Dean Karnazes: Well, I been doing this for 25 years, but like many, when you experience ultramarathoning you either say, “I’m never going to do this again.”, or you get into it. I mean, I say there’s magic in misery, and there’s just some magic about getting out there and doing something really difficult and really uncertain for long periods of time. Many people would look at this and go, “Don’t you get bored when you run?”, and they just don’t get it, right?

Hillary Allen: No, yeah.

Dean Karnazes: Yeah, so I was drawn to ultramarathoning, and I just, like you, I never stopped exploring, so I kept seeking out … I did the Western States 100, and I thought, “What’s tougher than that?” I heard about this race called the Badwater Ultramarathon, so I went and did that, and then I just kept saying, “Where can you take this?”, and ended up at 50 marathons in 50 states in 50 days looking for a coach.

Hillary Allen: Oh, my gosh, and so that’s how you stumbled across CTS, because I mean, self-coaching, I think, works really well, but I mean, I don’t think it’s everyone’s cup of tea, but sometimes if you have a really hard goal like this it could help to have a coach.

Dean Karnazes: Well, I thought about who would be the best coach for something like this, because what sort of running event is back to back like this sort of endeavor, and I thought, “Not many.”, but a good model was the Tour de France. So, I look at Tour de France … it’s 21 days, so it’s a bit shorter, but I thought these are people performing at their best for 21 days, and there’s travel involved, and I knew that Chris was the guy for most of the American cyclists, so that’s how we formed a relationship. He said, “Well, this is running. I know this great running coach, and I’m thinking about bringing him on board, his name is Jason Koop.”, and I thought, “Okay, who is this kid, Koop?”

Hillary Allen: Oh, my God.

Dean Karnazes: I’m like, “What is he going to teach me?”, and I learned so much from Jason that I thought, “Why didn’t I have a coach earlier? I probably would’ve done a lot better in my performances.”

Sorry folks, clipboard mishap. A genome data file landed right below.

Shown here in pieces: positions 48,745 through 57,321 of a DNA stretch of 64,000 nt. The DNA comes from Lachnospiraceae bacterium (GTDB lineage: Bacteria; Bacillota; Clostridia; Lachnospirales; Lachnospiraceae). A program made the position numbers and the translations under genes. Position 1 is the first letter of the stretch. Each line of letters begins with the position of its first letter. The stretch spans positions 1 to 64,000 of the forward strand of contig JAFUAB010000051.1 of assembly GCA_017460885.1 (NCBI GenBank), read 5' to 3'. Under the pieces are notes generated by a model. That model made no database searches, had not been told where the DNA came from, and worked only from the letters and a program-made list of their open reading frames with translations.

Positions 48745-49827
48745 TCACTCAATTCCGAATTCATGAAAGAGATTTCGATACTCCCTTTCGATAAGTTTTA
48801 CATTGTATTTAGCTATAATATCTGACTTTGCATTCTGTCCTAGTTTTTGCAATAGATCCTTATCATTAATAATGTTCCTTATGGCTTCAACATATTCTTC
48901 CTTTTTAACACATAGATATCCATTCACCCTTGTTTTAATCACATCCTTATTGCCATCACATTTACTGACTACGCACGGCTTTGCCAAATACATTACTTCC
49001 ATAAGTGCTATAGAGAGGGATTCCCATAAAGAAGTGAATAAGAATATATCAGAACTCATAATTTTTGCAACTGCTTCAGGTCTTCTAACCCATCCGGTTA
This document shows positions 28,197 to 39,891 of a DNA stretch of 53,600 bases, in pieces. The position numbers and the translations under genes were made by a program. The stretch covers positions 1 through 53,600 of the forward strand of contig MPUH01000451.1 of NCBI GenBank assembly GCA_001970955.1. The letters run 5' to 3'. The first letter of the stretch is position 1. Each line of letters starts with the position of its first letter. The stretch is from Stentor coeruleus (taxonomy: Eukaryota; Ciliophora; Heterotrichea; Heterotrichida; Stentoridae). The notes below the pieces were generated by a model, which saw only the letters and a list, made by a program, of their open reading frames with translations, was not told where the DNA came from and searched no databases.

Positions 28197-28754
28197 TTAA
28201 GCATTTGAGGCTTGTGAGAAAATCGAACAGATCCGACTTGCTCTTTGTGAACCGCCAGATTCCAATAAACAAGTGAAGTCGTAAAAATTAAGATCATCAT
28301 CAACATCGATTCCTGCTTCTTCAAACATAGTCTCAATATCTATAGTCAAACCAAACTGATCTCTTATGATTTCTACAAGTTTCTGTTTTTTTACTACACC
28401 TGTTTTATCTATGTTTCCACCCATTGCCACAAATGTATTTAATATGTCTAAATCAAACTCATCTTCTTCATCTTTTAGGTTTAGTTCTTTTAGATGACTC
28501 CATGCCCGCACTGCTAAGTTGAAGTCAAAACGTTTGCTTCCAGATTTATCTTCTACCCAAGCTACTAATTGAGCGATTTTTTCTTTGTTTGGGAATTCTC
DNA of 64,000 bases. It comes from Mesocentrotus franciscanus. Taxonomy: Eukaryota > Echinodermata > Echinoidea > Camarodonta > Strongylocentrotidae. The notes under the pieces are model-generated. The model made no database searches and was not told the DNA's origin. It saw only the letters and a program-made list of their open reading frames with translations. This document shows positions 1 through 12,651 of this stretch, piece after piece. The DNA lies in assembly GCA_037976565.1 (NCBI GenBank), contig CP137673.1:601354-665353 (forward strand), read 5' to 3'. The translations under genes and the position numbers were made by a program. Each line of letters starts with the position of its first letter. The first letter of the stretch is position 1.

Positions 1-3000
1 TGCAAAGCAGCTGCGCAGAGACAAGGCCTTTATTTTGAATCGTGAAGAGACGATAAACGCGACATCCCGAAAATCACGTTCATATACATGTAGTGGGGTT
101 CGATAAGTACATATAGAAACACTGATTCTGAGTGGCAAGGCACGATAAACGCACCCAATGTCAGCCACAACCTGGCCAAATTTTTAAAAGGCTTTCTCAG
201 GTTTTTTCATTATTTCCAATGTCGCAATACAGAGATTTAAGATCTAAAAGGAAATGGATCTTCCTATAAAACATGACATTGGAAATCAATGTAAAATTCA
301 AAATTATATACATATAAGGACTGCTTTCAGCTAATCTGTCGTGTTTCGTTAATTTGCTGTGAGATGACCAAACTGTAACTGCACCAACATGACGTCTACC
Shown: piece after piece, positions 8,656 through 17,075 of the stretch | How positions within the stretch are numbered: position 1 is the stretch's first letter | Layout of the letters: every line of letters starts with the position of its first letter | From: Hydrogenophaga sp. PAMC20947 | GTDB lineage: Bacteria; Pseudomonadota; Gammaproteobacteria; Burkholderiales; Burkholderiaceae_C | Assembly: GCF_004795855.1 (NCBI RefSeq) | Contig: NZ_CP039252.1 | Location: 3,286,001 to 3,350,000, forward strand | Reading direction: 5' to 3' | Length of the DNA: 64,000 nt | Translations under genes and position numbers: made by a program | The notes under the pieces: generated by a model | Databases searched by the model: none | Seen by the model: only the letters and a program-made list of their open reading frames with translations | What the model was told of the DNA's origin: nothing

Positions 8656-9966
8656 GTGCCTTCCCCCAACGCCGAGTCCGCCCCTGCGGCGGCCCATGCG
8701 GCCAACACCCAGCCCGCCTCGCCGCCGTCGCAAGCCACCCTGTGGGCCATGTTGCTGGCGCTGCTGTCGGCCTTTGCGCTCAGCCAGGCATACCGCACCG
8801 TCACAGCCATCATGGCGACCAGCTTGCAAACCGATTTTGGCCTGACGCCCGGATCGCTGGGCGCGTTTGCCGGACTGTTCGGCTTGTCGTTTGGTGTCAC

Hillary Allen: So, I mean, was it always about … I mean, the 50 marathons in 50 states in 50 days, I mean, was that more about you just wanted to complete it? I mean, it was a record in itself, but were you looking at individual performance goals along the way, or just kind of this longterm goal of completing it?

Dean Karnazes: Yeah so, the genesis of how this happened is I work with this great outdoor company called The North Face, I think you might know them, Hillary.

Hillary Allen: Oh yeah, maybe, I might know them.

Dean Karnazes: As you know, they have a yearly expedition proposal process.

Hillary Allen: Yeah.

Dean Karnazes: So, I was the first performance athlete with The North Face back in 1999, and I’d look at these proposals for these expeditions all of them were like, I’m going to climb The North Face of [Nooksie 00:08:01], or I’m going to do something crazy on K2, and I’m going to climb Everest for the 10th time. I thought, “Does expedition always have to be on a mountain? Maybe The North Face can kind of stretch their thinking, and go off the mountain.” So, I submitted this proposal for 50 marathons in 50 states in 50 days as a North Face expedition, and the VP of marketing at that time was so into it. So, that’s how the whole thing got launched. Just to explain how it happened, a lot of the runs were recreated marathons. You don’t show up in Iowa on Tuesday and find an organized marathon, right?